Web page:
January 2nd, 2008

Five Guiding Principles For The Transformation Of Media Companies


Instead of the usual predictable predictions, I thought I would ring in the new year with five principles that I believe will guide the ongoing transformation of media companies.

  1. Networks are the new distribution channels

  2. Media used to be about controlling monopoly distribution channels. On the web, the network is the new distribution channel, and it can’t be controlled in the same way by a single media company. But there is huge power in networks. Just ask Google, the first media company to harness the network.

    The most successful media companies will be those that learn to how build networks and harness network effects. This requires a mindset that completely contradicts traditional media business practices. Remember, Google doesn’t own the web. It doesn’t control the web. Google harnesses the power of the web by analyzing how websites link to each other.

  3. People are more powerful than institutions

  4. Media used to be about institutions — nameless, faceless brands. But on the web, people are empowered. Individuals matter more — but they matter most when connected as a network. Networks of individuals will transcended traditional media company and media brand divisions. (The last bit is a combo of principles #1 and #2)

    The most successful media companies in 2008 will be those that empower and create networks of individuals — both outside and inside their corporate walls.

  5. The best content comes from many sources

  6. So many people use search engines on the web because they understand intuitively that search gives them access to ALL the content on the web. Most media companies are still limited on the web to delivering their own content. In the age of limited distribution channels, this made sense.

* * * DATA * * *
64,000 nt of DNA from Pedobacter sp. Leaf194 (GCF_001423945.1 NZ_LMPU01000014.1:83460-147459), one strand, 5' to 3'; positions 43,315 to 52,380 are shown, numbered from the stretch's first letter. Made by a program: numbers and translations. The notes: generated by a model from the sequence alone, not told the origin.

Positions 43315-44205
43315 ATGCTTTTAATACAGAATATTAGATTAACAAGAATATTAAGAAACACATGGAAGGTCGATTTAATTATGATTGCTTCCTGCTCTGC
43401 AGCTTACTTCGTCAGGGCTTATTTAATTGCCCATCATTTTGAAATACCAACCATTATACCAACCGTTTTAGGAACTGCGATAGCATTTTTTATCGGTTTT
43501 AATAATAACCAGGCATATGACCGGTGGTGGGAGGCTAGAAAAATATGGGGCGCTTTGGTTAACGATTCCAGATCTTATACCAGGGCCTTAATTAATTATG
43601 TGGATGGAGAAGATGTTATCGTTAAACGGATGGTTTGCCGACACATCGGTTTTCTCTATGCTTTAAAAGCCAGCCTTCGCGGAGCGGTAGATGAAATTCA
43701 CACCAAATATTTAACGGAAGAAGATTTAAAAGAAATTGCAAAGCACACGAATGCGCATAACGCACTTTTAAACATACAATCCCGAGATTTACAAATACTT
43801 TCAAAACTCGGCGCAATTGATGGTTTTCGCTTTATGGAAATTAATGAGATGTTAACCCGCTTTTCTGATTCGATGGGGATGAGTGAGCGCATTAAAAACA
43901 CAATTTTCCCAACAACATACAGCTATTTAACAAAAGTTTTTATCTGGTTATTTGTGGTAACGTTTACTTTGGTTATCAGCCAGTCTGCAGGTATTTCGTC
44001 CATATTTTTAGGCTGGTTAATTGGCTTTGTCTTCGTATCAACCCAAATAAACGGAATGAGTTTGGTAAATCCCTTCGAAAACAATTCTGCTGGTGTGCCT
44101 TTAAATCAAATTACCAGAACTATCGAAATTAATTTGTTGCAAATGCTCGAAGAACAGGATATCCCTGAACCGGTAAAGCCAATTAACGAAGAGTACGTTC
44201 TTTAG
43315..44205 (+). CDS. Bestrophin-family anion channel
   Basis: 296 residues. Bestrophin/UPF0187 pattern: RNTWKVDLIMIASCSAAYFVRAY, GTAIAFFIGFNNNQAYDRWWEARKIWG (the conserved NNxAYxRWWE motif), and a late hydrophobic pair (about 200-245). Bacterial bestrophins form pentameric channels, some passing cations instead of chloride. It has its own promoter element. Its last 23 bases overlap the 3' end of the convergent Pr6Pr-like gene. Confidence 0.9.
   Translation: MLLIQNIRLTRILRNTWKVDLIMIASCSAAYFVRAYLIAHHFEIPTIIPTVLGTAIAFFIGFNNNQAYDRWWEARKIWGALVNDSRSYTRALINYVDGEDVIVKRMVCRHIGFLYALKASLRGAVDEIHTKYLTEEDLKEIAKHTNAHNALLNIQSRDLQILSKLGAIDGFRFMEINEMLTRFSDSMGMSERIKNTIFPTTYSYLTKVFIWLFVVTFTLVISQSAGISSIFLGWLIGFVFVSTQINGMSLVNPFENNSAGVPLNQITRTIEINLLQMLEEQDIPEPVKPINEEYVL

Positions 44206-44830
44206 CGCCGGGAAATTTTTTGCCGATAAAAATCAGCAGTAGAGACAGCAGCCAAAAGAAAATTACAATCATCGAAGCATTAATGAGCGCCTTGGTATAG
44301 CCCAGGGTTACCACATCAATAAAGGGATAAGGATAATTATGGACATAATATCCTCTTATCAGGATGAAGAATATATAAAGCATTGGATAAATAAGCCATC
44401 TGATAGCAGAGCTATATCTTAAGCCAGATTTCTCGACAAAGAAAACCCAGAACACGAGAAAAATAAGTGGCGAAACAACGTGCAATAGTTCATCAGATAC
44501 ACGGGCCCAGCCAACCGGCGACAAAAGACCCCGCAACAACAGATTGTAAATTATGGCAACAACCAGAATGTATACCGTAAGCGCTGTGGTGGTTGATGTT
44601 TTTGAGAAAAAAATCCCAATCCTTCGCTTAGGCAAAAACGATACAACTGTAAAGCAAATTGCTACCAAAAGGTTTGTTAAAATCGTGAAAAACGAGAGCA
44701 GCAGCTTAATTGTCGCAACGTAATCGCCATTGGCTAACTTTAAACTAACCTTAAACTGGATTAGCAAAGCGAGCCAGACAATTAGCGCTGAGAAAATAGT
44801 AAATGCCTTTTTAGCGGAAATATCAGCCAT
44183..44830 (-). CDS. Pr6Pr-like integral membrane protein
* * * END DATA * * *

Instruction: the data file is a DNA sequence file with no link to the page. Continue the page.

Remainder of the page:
But on the web, where consumers can access any content from any source, and where high-quality content sources continue to proliferate (on top of all the garbage), media companies cannot serve consumers well just by delivering their own content.

    The most success media companies will be those that offer consumers links to the best content on the web, not just their own content (and also those media companies that harness the “power of the link” — related to #1 and #2).

    If media companies don’t do this, Google and other web-native aggregators will (and already do).

  7. Search still rules

  8. Search is currently the most powerful force on the web. Any media company that fails to embrace search, does so at their own peril. Search is, at least for now, the new newsstand.

    The most successful media companies will be those that harness the power of search. The New York Times made perhaps the most striking acknowledgment of this reality by basing the decision to kill TimesSelect on the need to increase search traffic by exposing all of their content to search engines.

  9. Advertising must create value

  10. Google turned search advertising into the most profitable media business on the web by following the basic principle that advertising must create value for consumers. Search advertising is so powerful because the ads are relevant and USEFUL.

    The most successful new advertising models will be those that create huge value for consumers, not those that manipulate users or violate their privacy (i.e. be like Google, not Facebook)

  • Wouldn't you say that Search is less like the newsstand and more like a librarian who can find anything that you need if you give him or her the right instructions?

  • The power and pervasiveness of search also gives rise to the importance of limits within communities. Look how Facebook is evolving, offering limited profiles so users can expose more information to the closest members of their network and less to others.

  • I think you forgot one … Show me the Money. These principles are very interesting observations about the drivers of digital media in the coming year but the elephant in the room is how digital media makes money and how traditional media outlets must adapt aging business models to this new reality. Sure, everyone has latched onto the notion of advertising-supported everything, but it is only a matter of time, I think, before the consumer backlash over advertising being plastered, overlayed, and popped into every square inch of our PC, mobile and PDA screens happens. It’s time for the media players – pureplay digital and traditional media - to rethink the traditional model.

    Take a look at our article "Tomorrow's News Today" for 5 suggestions on strategies the newspaper industry might want to consider: http://www.thecatalystcode.com...

  • Hi, I'm Daniel, an Italian user, I think that's list very good and very interest! I hope that many people read this post! Good work and excuse me for my bad english!

  • Alex

    Fantastic list. They all should be obvious, but it's clear that in most major mediaco boardrooms, they're not. People are still thinking distribution, not network.

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